Since some people wrote to me in the past days saying they are interested on IDA Pro, I decided to follow a little bit on this topic. Today I want to show you how to use the IDA pro universal unpacker.
There are many ways to confuse (or to sidetrack) the reverse engineer, but I will cover this topic later in the following posts. One of these many ways is to use a packer and/or encrpter. Packing and Encrypting are two different math functions, the first one is oriented on saving space the second one oriented on making secret the code, but in both ways they are a good to obfuscate the original code. Obviously unpacking is easier then decrypting, in many situations in order to unpack a program is enough to figure out what type of packer has been used, after that many IDA plugins help us in the unpacking procedures. On the other hand if the program has been encrypted we need to figure out the math (and frequently the key too), and this procedure becomes pretty hard.
Fortunately there are many different ways to unpack/decrypt a code; two techniques overall are: (1) the static techniques and (2) the dynamic + dumping code techniques (again I will cover this topic in the next posts). Today I wanna show you how to use the default IDA Pro unpacker plugin (belonging to the (2) techniques set) to find out the Original Entry Point (OEP). The OEP is the original address of the main. Every packer/crypter puts a new Entry Point referring to the unpacking/decrypting function (often added to the header of the binary) which reading directly from itself unpacks/decrypts the further bytes.
As shown in figure the packer/crypter wraps the original PE header with a self routine able to unpack/decrypt the original PE file. Our goal is to find the original “main”, in such a way there is no need to understand how the packing/crypting algorithm works. In the above example UPX packer (UPX is a great packer, pretty easy to detect and to bypass but still very interesting since it is opensource. There are many variants of packers, ASPack is only another great one. For a more complete list of packer here) has been used.
The main question when you are decompiling a binary is how can I recognize that this binary has been packed/encrypted ? Again there are at least two ways to do so, but for now I am going to answer using signature detection. Each packer/encryptor has a unpack/decrypt routine which a specified signature. PEID is, probably, the most famous tool able to recognize the used packed. This is possible thanks to the huge community behind the software who writes signatures for each new packer, something like signature based AV.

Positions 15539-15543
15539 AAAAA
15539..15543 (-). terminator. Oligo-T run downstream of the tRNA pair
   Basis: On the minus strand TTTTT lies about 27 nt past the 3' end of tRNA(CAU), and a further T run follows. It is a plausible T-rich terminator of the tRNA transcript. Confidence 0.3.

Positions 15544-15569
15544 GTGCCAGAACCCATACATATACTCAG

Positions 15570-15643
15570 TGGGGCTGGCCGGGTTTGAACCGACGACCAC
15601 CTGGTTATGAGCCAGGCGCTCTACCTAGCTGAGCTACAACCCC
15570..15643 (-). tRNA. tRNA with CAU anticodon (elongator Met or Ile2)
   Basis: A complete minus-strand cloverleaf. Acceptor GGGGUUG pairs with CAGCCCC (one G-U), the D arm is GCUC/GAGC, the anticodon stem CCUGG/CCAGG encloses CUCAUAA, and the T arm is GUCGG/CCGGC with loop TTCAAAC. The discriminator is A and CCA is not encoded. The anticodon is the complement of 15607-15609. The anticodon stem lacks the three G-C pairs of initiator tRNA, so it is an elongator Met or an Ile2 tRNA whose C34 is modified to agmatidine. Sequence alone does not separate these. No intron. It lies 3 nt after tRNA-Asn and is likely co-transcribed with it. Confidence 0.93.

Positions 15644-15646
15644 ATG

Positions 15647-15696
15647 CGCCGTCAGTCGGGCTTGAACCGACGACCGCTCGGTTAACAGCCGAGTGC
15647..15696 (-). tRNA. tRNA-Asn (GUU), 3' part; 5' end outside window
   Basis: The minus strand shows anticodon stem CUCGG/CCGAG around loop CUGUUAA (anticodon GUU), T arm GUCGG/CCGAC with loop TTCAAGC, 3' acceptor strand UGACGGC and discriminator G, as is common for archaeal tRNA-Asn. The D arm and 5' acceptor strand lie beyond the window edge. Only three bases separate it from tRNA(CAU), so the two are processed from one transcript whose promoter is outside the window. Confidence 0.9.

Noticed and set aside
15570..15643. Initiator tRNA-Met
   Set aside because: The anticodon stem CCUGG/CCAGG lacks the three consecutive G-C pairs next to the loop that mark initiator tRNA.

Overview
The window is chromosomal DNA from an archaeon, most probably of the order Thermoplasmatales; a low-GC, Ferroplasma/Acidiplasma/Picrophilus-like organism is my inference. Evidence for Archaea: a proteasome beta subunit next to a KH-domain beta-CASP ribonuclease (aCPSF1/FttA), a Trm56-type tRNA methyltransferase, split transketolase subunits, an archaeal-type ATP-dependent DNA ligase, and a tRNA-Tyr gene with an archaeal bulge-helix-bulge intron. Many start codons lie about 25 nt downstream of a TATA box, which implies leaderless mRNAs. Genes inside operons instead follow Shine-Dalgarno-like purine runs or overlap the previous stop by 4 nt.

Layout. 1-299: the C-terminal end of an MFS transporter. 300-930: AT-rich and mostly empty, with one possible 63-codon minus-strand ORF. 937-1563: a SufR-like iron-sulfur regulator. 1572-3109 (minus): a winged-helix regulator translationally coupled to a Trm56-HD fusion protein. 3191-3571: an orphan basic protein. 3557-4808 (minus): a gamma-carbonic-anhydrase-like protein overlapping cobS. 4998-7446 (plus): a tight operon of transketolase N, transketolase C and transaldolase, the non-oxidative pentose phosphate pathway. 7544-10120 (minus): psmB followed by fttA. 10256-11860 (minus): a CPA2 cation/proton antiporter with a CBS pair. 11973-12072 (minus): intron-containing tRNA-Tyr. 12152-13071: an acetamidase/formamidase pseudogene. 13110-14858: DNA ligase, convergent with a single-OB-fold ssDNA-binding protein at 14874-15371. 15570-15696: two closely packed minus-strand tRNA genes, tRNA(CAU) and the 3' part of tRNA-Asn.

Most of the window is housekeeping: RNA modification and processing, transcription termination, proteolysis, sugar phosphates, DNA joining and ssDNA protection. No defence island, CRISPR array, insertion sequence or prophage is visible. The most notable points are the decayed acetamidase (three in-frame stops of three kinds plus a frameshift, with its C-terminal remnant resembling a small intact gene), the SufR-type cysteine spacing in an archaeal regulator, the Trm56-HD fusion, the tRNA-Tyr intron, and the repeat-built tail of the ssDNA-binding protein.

Under the IDA point of view, when you open a packet/encrypted binary you may see in the import table dynamic-links library functions like the following ones:
Dynamic-link libraries are very commonly used from packers to restore the original executable’s import table. Once we recognize the presence of packers lets run the IDA pro unpacker plugin.
Immediately after the execution of the plugin IDA Pro will ask where it has to stop the plugin execution. The plugin calculates the stopping memory area by itself but if you need to modify it (for example you recognized a multi thread packer/crypter) a dialog box appears next to the main window.
Fix your breakpoints on the code dynamically, once the plugin reaches your break points, it will create a new segment refilled with the unpacked code. The unpacked code is basically a representation of what the original code have executed until the breakpoints, it is not the real (or even the original) code at all. You will see something like :
Which is much better than the previous one ;), but still no perfect at all. PEID and yourself (if you keep time to investigate into the strings) after the unpacker/decrypter procedure, will figure what kind of complier has been used.
IDA FLIRT libraries help you to rebuild the original binary knowing the used compiler. Lets apply the right FLIRT and see how better is the resulting code 😀
Isn’t pretty code ? 😀